May 25, 2011
Basketball Power Rice High In Harlem To Close

NEW YORK — When the news hit that Rice High School would close on June 30, the common theme was disbelief.

“I’m still trying to digest the situation to be honest with you, said Dwayne Mitchell, head hoops coach at the famed basketball power in Harlem. I just can’t see it with the tradition of the school, not even just the basketball people, but the tradition of what it’s done for the community and traditionally, what it’s done for the kids in general.

“Right now, I’m not buying into the thought that Rice is closed.”

Barring a last-minute surprise, Rice ended its storied basketball history when the Raiders lost to Christ the King in the CHSAA Class AA championship game on Sunday. The school will close the books with eight city titles.

Rice, a Catholic prep school founded in 1938, has been called home by basketball stars like Kemba Walker and Felipe Lopez, but tradition couldn’t keep enrollment numbers from falling or keep the school afloat financially. Despite word that the doors would be closing for good at the end of the school year, Mitchell and assistant coach Kimani Young said that there are still efforts to save the school, including moving to one of two middle schools, All Saints School on 130th Street or St. Charles Borromeo School on 142nd.

A statement issued Monday by the Board of Trustees said: “Economic realities have forced this painful, difficult and emotional decision. Rice High School has been operating at a cumulative budget deficit of millions of dollars for over a decade. The school hung on as long as it could to continue fulfilling its core mission of educating young men.”

Chris Fouch, a redshirt sophomore at Drexel who played on Rice’s state championship team in 2008, said that rumors of the school’s closure had been swirling even when he was a student. He heard the news when someone contacted him via Twitter.

“I can’t believe it honestly, Fouch said. Just thinking back to when I went there and others that went there before me, I just know it was a really good school. It’s a shame to see that happen.”

In its statement, the Board of Trustees said enrollment had dived by 44 percent, and donations, normally a dependable source of funds, had also taken a hit. Staggering operational costs, coupled with failed attempts by the Board of Directors to find financial support, forced the school’s closure, according to the statement.

But for those affected, the decision is still tough to swallow — and Mitchell, for one, is holding out hope that something can be done.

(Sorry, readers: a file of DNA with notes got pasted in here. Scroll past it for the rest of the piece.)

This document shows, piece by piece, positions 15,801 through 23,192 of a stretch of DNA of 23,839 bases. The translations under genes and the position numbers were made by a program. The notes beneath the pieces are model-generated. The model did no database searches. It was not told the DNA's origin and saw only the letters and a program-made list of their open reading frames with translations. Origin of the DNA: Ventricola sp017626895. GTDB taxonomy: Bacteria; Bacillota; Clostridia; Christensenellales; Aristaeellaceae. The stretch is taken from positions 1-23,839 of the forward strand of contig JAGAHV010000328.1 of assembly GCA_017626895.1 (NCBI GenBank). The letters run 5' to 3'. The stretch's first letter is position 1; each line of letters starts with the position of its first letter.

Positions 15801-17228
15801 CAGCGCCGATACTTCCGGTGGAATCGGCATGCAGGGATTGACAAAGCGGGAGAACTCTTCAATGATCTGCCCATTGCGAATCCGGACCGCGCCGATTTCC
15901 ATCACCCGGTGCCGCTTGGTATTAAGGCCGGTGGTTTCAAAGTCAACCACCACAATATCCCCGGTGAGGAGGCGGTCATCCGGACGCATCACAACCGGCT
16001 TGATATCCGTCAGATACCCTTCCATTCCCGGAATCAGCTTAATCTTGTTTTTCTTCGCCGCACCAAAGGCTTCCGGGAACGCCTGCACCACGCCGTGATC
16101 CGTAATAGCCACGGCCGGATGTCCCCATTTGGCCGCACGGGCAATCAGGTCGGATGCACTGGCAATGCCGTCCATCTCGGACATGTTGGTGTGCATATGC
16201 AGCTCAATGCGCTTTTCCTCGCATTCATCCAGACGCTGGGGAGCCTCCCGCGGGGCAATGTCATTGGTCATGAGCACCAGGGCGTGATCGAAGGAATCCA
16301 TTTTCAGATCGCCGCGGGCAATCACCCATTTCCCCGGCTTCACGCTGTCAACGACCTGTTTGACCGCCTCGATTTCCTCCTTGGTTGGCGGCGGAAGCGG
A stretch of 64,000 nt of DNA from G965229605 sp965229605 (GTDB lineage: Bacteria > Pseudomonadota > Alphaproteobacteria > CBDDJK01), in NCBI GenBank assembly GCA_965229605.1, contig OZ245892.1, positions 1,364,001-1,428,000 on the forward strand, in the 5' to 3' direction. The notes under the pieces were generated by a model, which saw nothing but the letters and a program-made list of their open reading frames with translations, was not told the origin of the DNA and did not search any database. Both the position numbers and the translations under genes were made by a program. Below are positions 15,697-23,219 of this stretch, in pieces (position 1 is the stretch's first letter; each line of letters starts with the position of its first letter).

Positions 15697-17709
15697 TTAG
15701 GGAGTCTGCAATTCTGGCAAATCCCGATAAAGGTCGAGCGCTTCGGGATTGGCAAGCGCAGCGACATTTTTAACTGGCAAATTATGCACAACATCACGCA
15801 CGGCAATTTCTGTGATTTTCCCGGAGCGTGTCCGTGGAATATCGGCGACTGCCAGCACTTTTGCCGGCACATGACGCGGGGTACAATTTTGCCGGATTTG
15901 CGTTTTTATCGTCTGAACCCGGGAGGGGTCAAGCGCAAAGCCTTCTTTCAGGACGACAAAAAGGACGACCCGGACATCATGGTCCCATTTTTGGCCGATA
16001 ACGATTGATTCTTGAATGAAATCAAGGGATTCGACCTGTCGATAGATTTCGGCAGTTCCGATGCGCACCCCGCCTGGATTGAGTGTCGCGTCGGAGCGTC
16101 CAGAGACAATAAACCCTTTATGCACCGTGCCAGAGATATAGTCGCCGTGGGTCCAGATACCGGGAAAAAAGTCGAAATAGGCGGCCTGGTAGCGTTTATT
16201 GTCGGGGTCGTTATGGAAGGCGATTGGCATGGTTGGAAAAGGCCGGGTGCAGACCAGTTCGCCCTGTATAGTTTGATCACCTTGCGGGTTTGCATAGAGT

“There are definitely people reaching out and saying this is unreal and asking what can we do to keep Rice open, the coach said. Those calls are definitely coming in. Right now, things are so new and so premature. It’s pretty much dealing with the fact that the decision has been made to close Rice High School.”

Basketball Power Rice High In Harlem To Close

ESPN.com, Christopher Hunt

http://espn.go.com/blog/new-york/high-school/post/_/id/2257/closing-of-rice-high-school-rocks-harlem

NEW YORK — When the news hit that Rice High School would close on June 30, the common theme was disbelief. “I’m still trying to digest the situation to be honest with you, said Dwayne Mitchell, head hoops coach at the famed basketball power in Harlem. I just can’t see it with the tradition of the school, not even just the basketball people, but the tradition of what it’s done for the community and traditionally, what it’s done for the kids in general. “Right now, I’m not buying into the thought that Rice is closed.” Barring a last-minute surprise, Rice ended its storied basketball history when the Raiders lost to Christ the King in the CHSAA Class AA championship game on Sunday. The school will close the books with eight city titles. Rice, a Catholic prep school founded in 1938, has been called home by basketball stars like Kemba Walker and Felipe Lopez, but tradition couldn’t keep enrollment numbers from falling or keep the school afloat financially. Despite word that the doors would be closing for good at the end of the school year, Mitchell and assistant coach Kimani Young said that there are still efforts to save the school, including moving to one of two middle schools, All Saints School on 130th Street or St. Charles Borromeo School on 142nd. A statement issued Monday by the Board of Trustees said: “Economic realities have forced this painful, difficult and emotional decision. Rice High School has been operating at a cumulative budget deficit of millions of dollars for over a decade. The school hung on as long as it could to continue fulfilling its core mission of educating young men.” Chris Fouch, a redshirt sophomore at Drexel who played on Rice’s state championship team in 2008, said that rumors of the school’s closure had been swirling even when he was a student. He heard the news when someone contacted him via Twitter. “I can’t believe it honestly, Fouch said. Just thinking back to when I went there and others that went there before me, I just know it was a really good school. It’s a shame to see that happen.” In its statement, the Board of Trustees said enrollment had dived by 44 percent, and donations, normally a dependable source of funds, had also taken a hit. Staggering operational costs, coupled with failed attempts by the Board of Directors to find financial support, forced the school’s closure, according to the statement. But for those affected, the decision is still tough to swallow — and Mitchell, for one, is holding out hope that something can be done. “There are definitely people reaching out and saying this is unreal and asking what can we do to keep Rice open, the coach said. Those calls are definitely coming in. Right now, things are so new and so premature. It’s pretty much dealing with the fact that the decision has been made to close Rice High School.”






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